The Perkins Perspective | Features | Winter 2014

Connecting Health Care and Spiritual Care

By Dave Kwok

 

Most Christians agree that pursuing a close relationship with God and helping others to do the same are a core part of Christian identity. In 1 John, John goes so far as to inseparably link loving God and loving others. Yet too often affluent Christians find themselves isolated from the real needs of others, attempting to develop a closer relationship with God without meaningful opportunities to serve.


During my time on staff with an affluent church, our team encountered this dynamic all the time. “Service” was primarily in the context of the congregation, with interactions with the broader community limited to infrequent, episodic events.


Likewise, in health care, spiritual health is widely recognized as an important component of overall wellness. But our secular and scientific health care culture often comes up short when addressing health concerns that go beyond the physical body. And engaging spirituality in the health care setting is made more difficult in a pluralistic society sensitive to any activities perceived as proselytization.


Bridging a Great Divide

These dynamics together lead to a sharp and unproductive divide: medical issues are the domain of health care professionals and “spiritual issues” are the domain of faith communities and religious professionals. As a result, the health care setting is impoverished by the lack of attention to spiritual health, and faith communities are impoverished by the lack of opportunities for meaningful service.


What is appropriate spiritual care in a health care setting?

I am the executive director of HopeCentral, a new pediatric and behavioral health primary care clinic launching in South Seattle. At HopeCentral, caring for patients’ spirits is a foundational value that flows out of a commitment to provide excellent health care. Human beings are integrated creatures ― mind, body, and soul. We understand that it doesn’t serve patients well to exclude spiritual issues from their health care.


As a faith-based clinic, we desire to create a safe place where patients and providers can dialogue about spiritual issues and their effect on health.


We at HopeCentral also have a deep desire to provide the local church more opportunities to meet and serve neighbors in need so that untapped resources from the church can flow into health care and church congregations can be transformed by loving service.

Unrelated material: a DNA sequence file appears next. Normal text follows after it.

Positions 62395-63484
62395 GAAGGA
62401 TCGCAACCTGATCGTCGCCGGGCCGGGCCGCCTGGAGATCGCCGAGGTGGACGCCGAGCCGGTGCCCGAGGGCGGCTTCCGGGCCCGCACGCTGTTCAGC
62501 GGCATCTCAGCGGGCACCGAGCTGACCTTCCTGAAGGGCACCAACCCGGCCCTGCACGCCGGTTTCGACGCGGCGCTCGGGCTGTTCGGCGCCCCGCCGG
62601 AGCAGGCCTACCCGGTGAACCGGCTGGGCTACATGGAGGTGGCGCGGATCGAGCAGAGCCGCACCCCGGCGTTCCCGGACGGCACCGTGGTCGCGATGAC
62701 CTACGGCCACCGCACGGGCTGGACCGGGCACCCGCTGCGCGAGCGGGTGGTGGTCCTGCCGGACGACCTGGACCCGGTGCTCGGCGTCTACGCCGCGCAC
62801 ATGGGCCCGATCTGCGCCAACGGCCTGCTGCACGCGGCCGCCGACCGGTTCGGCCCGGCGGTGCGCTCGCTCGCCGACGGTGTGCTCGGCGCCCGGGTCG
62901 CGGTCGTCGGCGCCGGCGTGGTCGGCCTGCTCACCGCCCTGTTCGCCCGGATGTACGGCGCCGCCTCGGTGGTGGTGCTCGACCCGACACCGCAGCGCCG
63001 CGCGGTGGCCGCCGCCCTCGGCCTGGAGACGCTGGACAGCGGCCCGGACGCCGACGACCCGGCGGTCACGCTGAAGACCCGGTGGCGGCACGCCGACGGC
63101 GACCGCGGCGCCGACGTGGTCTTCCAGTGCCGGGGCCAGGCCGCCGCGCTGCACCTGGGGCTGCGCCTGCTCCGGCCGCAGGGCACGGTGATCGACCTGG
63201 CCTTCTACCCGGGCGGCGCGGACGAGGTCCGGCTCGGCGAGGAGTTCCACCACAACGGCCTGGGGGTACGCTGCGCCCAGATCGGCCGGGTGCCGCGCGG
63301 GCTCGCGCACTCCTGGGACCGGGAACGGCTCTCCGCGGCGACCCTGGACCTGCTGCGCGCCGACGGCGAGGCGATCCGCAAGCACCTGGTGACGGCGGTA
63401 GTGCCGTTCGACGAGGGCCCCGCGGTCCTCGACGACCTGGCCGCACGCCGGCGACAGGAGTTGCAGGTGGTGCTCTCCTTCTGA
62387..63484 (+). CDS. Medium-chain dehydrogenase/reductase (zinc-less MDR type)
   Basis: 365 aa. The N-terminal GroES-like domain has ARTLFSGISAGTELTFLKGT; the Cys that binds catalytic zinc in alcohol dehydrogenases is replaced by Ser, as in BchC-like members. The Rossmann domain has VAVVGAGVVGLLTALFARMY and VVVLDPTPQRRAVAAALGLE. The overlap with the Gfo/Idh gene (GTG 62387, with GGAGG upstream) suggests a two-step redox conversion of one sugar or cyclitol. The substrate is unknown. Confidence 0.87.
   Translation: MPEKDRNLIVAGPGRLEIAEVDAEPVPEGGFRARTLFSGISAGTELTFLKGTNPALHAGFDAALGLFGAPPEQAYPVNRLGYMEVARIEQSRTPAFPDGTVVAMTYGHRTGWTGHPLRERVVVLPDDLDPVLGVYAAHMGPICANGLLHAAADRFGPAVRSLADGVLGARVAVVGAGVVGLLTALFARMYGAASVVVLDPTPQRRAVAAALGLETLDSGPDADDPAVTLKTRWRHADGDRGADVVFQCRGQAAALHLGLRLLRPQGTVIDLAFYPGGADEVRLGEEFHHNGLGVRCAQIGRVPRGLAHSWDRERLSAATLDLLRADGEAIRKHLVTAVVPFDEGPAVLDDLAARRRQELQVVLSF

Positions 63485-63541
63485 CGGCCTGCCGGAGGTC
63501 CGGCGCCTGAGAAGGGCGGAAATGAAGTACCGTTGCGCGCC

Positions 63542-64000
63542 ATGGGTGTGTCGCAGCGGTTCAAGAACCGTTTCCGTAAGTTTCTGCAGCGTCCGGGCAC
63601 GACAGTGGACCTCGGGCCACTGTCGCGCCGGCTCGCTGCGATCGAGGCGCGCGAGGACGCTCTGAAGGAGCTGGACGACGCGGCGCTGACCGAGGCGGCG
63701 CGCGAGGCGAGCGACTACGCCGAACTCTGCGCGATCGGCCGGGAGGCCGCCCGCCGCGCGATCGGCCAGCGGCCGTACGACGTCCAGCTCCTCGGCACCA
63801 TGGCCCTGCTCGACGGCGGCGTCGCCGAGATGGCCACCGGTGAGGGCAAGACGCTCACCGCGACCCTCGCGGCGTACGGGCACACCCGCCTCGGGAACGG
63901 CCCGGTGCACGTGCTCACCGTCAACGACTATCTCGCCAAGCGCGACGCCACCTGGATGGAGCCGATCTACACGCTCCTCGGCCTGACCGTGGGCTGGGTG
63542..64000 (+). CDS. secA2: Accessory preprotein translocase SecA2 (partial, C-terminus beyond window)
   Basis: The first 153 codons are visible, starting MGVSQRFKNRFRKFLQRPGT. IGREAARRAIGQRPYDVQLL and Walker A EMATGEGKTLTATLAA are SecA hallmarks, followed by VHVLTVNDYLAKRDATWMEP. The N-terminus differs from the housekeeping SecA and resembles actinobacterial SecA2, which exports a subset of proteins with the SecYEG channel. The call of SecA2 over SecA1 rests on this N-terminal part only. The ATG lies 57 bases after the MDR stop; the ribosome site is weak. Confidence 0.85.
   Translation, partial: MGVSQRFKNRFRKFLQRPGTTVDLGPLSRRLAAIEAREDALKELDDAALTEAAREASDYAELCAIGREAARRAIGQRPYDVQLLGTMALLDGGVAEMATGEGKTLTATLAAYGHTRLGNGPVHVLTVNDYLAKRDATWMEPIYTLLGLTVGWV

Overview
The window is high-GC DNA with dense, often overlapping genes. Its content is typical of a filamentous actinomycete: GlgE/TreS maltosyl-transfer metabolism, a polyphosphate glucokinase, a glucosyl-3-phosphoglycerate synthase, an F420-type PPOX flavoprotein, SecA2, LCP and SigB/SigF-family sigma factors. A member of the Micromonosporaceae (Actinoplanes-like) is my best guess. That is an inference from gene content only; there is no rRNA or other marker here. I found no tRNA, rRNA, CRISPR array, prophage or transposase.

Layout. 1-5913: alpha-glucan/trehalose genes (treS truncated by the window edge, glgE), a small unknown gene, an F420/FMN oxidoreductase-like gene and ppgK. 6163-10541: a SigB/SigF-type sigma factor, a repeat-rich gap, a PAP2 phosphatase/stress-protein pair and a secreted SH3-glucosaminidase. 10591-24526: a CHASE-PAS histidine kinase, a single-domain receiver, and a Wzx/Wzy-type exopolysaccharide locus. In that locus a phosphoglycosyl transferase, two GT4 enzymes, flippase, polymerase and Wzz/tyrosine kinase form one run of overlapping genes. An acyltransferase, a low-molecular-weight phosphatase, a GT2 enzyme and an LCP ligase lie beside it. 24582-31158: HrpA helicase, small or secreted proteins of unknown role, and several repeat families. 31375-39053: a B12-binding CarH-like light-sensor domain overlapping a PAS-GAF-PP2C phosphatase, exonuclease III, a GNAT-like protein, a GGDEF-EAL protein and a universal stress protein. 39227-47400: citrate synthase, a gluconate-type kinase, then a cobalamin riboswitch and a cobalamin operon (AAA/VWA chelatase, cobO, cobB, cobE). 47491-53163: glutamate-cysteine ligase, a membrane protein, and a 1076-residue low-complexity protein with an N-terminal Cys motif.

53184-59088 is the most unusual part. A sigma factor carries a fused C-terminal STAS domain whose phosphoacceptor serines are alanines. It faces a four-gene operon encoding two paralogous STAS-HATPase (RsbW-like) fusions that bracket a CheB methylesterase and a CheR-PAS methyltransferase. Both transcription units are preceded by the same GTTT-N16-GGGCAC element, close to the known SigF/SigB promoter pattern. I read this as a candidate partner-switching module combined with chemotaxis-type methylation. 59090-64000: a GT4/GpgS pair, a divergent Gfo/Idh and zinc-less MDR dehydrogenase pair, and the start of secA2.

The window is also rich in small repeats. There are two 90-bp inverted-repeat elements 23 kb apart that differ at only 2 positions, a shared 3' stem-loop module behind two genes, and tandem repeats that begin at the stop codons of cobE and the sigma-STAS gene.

But what is appropriate spiritual care in the health care setting? Since spiritual care is rarely offered, there are no obvious models for care. Without established models, our team has agreed on some basic values to guide us as we develop a culture of spiritual care.


We desire a culture that:

  • Creates transparency about our Christian faith and motivation for service.
  • Welcomes all patients regardless of faith or belief system with open-mindedness and respect.
  • Skillfully understands how spiritual beliefs and practices affect health.
  • Humbly recognizes our own fallibility and limitations and encourages forgiveness-seeking when there has been offense.
  • Advocates for healthy spiritual practice that
    • participates in community,
    • engages in choices of hope over despair,
    • and centers by means of contemplation, journaling, meditation, or prayer.


We work against a culture that:

  • Is unwelcoming to patients of diverse faiths and beliefs.
  • Makes patients feel pressured or judged.
  • Implies that patients must adopt Christian faith or practice in order to receive health services.
  • Is unwilling to learn from others.


We foresee that spiritual care will happen in the context of caring relationships in which trust has been built over time. The primary care setting is ideal for developing just such relationships. And there will be many opportunities for people from the church to be involved. Medical professionals, obviously, but also caring lay people who can walk with families through unfamiliar or difficult health issues, people who can help families address the broader issues of poverty, isolation, or brokenness that may be adversely affecting health.


For hundreds of years, Christians have been known for their care of the sick. But as the health care system has become more industrialized and secular, the church has lost its relevance as a health resource. At HopeCentral we want to reintroduce spiritual care as an asset in health care, accessing the healing power of Jesus Christ in service to a diverse and pluralistic community.


We believe there is tremendous potential for improved health outcomes through the offer of spiritual care. More importantly, we believe there is tremendous potential for the transformation of church communities and the community as a whole as the church serves in health care in Jesus' name.


Dave KwokDave Kwok is executive director of HopeCentral. He has spent 15 years in nonprofit and corporate management, and has an MBA from the University of Chicago Booth School of Business, and a BSE from Princeton University.


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